Noise Suppression for Pickleball Courts

As the game of pickleball grows in popularity, one of the issues that frequently comes up is the issue of the noise from the paddles hitting the balls.

Some communities require quiet paddles and balls.  Sun City Grand has developed a list of pickleball paddles that are approved based on the “noise” factor. Paddles in the “red zone” are not allowed.

Some communities put up noise-reducing fencing.



In San Tan Valley, Arizona, a developer has made a remarkable plan to mitigate the noise from the game of pickleball.  First the court will be set 8 feet into the ground. Second, there will be 2 levels of walls tilted outward, so that all bounce sounds deflect straight up from the court.  Third, there will be up to a six foot mound of dirt on top of the walls, and bushes will be planted on top of the mound!  This seems like the perfect plan to allow for pickleball to be played without the noise problem for homeowners nearby.

Sunken pickleball court

Court with walls for noise abatement

The pickleball community members in San Tan Valley are delighted that their 8 brand new courts will be designed and built with the whole community in mind.  Unfortunately, lighting will not be provided for these beautiful, sound-proofed courts.  That means the pickleball folks won’t be able to play during peak playing hours in the early evening.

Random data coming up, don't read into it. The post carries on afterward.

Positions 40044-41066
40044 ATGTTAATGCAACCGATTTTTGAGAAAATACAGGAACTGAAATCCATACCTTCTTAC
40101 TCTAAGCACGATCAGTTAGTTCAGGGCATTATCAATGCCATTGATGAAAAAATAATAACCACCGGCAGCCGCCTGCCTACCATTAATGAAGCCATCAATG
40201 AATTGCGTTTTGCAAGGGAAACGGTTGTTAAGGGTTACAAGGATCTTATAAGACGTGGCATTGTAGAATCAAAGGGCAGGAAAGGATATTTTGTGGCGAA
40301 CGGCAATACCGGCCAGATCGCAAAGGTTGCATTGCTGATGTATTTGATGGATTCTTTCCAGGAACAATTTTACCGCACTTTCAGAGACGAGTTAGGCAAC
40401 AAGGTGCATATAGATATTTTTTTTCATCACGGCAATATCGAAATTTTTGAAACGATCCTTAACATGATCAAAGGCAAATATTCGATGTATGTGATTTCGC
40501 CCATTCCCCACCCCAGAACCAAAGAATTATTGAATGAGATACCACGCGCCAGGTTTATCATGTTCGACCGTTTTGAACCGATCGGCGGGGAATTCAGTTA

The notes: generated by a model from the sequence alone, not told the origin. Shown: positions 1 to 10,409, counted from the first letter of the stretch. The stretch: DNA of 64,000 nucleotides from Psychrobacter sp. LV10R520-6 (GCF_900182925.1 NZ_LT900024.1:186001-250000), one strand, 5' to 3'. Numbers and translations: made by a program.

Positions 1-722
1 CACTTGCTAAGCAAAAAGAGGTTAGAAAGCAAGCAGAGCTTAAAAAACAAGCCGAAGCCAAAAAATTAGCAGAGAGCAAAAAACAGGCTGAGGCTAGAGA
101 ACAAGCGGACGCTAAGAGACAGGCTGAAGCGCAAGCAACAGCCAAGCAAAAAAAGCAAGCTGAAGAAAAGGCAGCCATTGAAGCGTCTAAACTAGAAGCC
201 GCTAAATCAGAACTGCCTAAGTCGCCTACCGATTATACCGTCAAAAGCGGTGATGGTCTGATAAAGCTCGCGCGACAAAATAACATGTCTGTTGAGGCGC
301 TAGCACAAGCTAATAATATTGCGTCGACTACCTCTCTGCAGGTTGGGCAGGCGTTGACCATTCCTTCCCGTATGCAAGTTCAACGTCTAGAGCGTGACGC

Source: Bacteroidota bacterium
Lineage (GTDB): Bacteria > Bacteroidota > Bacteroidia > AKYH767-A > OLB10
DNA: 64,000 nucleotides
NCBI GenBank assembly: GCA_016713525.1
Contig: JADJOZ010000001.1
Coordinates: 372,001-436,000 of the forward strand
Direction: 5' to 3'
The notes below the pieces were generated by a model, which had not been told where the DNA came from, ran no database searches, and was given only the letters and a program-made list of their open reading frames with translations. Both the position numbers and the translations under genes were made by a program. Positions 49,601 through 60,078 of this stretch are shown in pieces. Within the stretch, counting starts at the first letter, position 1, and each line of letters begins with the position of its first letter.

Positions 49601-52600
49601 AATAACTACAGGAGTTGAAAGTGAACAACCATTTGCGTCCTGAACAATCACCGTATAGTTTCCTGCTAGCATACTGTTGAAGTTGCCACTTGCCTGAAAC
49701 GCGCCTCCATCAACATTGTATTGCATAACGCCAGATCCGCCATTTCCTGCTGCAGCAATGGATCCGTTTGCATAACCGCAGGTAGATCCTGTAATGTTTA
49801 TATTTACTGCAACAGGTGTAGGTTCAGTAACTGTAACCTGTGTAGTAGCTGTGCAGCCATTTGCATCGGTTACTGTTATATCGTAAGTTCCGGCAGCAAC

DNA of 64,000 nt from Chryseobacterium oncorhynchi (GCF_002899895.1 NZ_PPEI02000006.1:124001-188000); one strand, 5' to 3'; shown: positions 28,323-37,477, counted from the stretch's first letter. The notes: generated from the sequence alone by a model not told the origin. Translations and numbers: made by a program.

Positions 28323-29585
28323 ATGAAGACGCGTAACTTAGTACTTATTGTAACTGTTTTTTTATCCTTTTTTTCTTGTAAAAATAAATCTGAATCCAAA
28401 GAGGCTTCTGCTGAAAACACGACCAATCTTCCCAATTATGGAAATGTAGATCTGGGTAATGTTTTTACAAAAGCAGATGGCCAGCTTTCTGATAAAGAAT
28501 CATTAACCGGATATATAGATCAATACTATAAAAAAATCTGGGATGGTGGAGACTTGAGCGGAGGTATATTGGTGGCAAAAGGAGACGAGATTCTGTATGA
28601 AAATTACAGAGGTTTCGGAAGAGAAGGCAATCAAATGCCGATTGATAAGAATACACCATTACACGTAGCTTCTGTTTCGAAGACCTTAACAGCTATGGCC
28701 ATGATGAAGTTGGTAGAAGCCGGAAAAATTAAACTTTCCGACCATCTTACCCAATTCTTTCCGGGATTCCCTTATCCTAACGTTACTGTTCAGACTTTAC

These folks are asking for suggestions on how to make their request for lighting more “desirable” to the developer.  If you have any suggestions, I’d love to pass them on.

Let us know if noise has been an issue and how you found solutions in your community.

I look forward to hearing from you!

2 thoughts on “Noise Suppression for Pickleball Courts

  1. Look. You don’t do major surgery for a simple fix. Unless cost is no issue. In Pickleball, noise emanates from two sources.
    One is the equipment and the other is the people so engaged in playing it. The equipment you can do something about but the people, there’s not much apart from teaching them etiquette, hopefully.
    The serious competitive ones tend not to generate undue amounts of laughter and paddle clicks every single time, like the casual recreational ones. People generally need to learn not to be intrusive while having fun. That is a definite turnoff by being uncouth.
    As far as the equipment goes, if you think about it there are hundreds of different paddles by numerous brands. Yet there is only one ball of various grades and colors, not nearly as numerous. What would you modify? All those paddles or the one ball. I air on the side of the ball.
    It’s cost effective and easily accomplished.
    Now you don’t generate that intrusive sound of pit a pat and maybe some players will then learn to be quieter. It’s just plain being civilized, to live and let live. All you have to do is try.

  2. Having worked in collegiate recreation for over 40 years, I recommend Musco lighting (based in Iowa with regional representatives) who can direct lighting directly on the courts with no spillover. This is the company that does the NASCAR tracks and much of the temporary lighting for college football stadiums. Highly recommended.

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